Janowski's cast has been chosen with great care and is uniformly impressive with no weak links even in the smallest roles. The Titurel of the Russian bass Dimitry Ivashchenko deserves special mention for his well-projected sepulchral tones, and the Blumenmädchen are as bright and sexy a bunch as one could wish for.

Franz-Josef Selig is an excellent Gurnemanz, untiring in this long and demanding part. Whilst he does not possess the tonal beauty of Gergiev's René Pape - who at present does sound rather too young for the role - his refulgent voice and sensitivity to the text yield an authoritative and well-rounded characterisation that never disappoints.

The Parsifal of Christian Elsner is also outstanding. His mellifluous voice and strong Heldentenor projection make him an ideal choice for the opera's title role. Elsner admirably conveys the gradual enlightenment through compassion of his character and, most importantly, he sounds as fresh at the end of the opera as at the beginning – no mean achievement.

Evgeny Nikitin is the Amfortas of choice for both Gergiev and Janowski. His secure and noble bass-baritone is well suited to the part of the suffering king and here he sounds in even finer voice than on his earlier recording as well as displaying a deeper understanding of the role. His Act 1 narration (Disc 2 Tr. 5) illustrates the strength of his interpretation.

Eike Wilm Schulte, that seemingly ageless stalwart of countless memorable Wagner performances over many years, conveys the appropriate malevolence for the magician Klingsor. His voice is incisively projected with exemplary diction, and the bitterness evident in his Act 2 exchanges with Kundry is especially compelling. There may be more villainous sounding Klingsors on other recordings but none better sung than here.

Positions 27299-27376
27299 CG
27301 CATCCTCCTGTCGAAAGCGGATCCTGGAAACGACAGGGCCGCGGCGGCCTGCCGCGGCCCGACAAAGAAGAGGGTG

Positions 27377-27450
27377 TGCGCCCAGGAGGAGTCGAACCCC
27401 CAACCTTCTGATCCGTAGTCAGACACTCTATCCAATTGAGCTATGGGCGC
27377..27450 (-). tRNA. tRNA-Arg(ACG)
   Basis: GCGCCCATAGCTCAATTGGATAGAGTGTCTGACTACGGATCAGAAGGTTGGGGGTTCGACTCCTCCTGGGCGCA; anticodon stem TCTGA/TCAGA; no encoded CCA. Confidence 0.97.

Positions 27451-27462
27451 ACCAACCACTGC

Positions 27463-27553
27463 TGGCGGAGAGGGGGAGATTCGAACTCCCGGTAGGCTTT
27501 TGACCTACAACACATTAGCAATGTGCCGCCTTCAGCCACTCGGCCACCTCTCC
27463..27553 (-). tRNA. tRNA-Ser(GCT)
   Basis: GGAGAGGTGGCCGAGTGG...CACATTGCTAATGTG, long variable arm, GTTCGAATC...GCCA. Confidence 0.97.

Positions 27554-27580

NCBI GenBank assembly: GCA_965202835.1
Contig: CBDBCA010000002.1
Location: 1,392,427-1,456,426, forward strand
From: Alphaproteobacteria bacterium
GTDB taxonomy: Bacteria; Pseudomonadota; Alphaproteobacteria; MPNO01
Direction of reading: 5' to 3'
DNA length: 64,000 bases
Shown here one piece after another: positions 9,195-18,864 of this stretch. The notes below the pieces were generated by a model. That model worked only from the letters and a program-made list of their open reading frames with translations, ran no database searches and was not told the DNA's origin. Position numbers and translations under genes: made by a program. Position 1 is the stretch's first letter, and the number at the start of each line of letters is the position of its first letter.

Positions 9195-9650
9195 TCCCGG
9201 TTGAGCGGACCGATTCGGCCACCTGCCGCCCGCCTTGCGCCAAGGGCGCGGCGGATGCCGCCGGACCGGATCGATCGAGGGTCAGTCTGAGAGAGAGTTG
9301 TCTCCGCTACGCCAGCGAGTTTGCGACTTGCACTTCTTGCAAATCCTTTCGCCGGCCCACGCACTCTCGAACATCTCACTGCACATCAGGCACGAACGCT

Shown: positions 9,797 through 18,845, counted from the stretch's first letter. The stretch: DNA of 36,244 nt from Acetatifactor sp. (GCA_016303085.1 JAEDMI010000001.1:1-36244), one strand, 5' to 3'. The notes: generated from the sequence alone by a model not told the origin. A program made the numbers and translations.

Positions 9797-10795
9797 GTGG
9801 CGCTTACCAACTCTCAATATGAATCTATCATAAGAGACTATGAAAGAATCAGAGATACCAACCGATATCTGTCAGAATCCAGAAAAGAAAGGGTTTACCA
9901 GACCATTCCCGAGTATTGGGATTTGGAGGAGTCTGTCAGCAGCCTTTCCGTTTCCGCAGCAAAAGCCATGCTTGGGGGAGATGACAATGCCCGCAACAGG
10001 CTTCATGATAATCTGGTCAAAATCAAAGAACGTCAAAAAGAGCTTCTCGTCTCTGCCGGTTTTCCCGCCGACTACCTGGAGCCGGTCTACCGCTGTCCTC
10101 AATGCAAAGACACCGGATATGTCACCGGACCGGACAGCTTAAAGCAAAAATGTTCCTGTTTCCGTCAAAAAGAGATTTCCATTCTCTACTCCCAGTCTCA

Kundry is one of the most fascinating characters in all opera – part nymphomaniac and part masochist. To convey credibly both aspects of her character is quite a challenge for any mezzo. Michelle DeYoung sounds both suitably youthful and attractively sensuous. At the start of the long Act 2 seduction scene with Parsifal, her voice displays a trace of unsteadiness . However, it quickly recovers its firmness and overall her singing is both radiant and secure with thrilling top notes – altogether a most impressive assumption of this demanding role.

Finally, the lynch-pins in this recording are the Rundfunkchor, Berlin, whose singing displays such power and grandeur in the choruses of Acts 1 & 3, and the Berlin Rundfunk-Sinfonieorchester whose marvellously responsive playing illuminates every aspect of the score. The PentaTone recording is superb in capturing an appropriate sense of space and depth. The perspectives of the off-stage voices and brass benefit from the added realism of the surround sound, while the transparent reproduction of the warm orchestral timbres are complemented by Janowski's vital conducting.

Presentation of the 4-disc set is excellent and includes the full libretto in German and English, a thought-provoking essay on the work by Steffen Georgi and biographies of the artists. Access to the discs has been improved by a small change to the packaging.

This dramatic and involving 'Parsifal' raises Marek Janowski's epic Wagnerian journey to a new level of excellence that one hopes will be maintained in the performances and recordings yet to come - an exciting prospect for all Wagnerites!

Copyright © 2012 Graham Williams and